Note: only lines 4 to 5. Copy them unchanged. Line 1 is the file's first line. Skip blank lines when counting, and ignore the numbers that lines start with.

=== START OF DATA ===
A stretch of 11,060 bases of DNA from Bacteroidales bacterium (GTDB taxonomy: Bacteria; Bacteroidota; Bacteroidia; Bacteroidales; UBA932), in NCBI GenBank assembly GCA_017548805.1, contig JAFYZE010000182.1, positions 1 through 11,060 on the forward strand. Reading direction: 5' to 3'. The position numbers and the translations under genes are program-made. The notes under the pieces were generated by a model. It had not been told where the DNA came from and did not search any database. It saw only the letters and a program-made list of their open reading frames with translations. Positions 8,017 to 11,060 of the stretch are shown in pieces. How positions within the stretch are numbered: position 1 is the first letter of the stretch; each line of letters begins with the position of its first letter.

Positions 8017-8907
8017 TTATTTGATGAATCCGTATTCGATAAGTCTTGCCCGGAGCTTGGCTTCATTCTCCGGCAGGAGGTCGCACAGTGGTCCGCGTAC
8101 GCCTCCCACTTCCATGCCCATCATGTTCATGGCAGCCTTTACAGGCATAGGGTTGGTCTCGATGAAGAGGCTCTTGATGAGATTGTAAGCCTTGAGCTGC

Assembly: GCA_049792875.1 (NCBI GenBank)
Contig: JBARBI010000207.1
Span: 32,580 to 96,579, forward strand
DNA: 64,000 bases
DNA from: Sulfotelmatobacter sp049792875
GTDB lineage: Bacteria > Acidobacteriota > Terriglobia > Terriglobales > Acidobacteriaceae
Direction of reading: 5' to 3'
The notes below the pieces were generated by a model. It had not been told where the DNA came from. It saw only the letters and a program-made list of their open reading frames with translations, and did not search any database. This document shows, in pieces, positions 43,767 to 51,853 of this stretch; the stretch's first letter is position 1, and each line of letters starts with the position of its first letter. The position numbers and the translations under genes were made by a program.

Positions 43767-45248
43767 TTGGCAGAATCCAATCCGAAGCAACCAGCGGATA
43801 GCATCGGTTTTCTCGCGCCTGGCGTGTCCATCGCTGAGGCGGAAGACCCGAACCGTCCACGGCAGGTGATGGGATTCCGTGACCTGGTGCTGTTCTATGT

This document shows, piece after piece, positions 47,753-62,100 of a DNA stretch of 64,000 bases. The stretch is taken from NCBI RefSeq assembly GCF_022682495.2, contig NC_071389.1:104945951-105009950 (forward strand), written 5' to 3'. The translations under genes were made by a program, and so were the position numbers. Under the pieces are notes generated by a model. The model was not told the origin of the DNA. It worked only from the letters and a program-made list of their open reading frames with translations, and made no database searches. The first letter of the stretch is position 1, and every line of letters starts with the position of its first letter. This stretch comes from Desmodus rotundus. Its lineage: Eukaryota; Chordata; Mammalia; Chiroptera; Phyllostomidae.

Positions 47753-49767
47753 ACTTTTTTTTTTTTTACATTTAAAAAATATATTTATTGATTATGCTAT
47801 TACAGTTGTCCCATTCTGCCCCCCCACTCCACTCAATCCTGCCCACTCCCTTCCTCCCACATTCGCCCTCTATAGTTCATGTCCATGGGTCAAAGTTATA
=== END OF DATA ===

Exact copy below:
8101 GCCTCCCACTTCCATGCCCATCATGTTCATGGCAGCCTTTACAGGCATAGGGTTGGTCTCGATGAAGAGGCTCTTGATGAGATTGTAAGCCTTGAGCTGC

Assembly: GCA_049792875.1 (NCBI GenBank)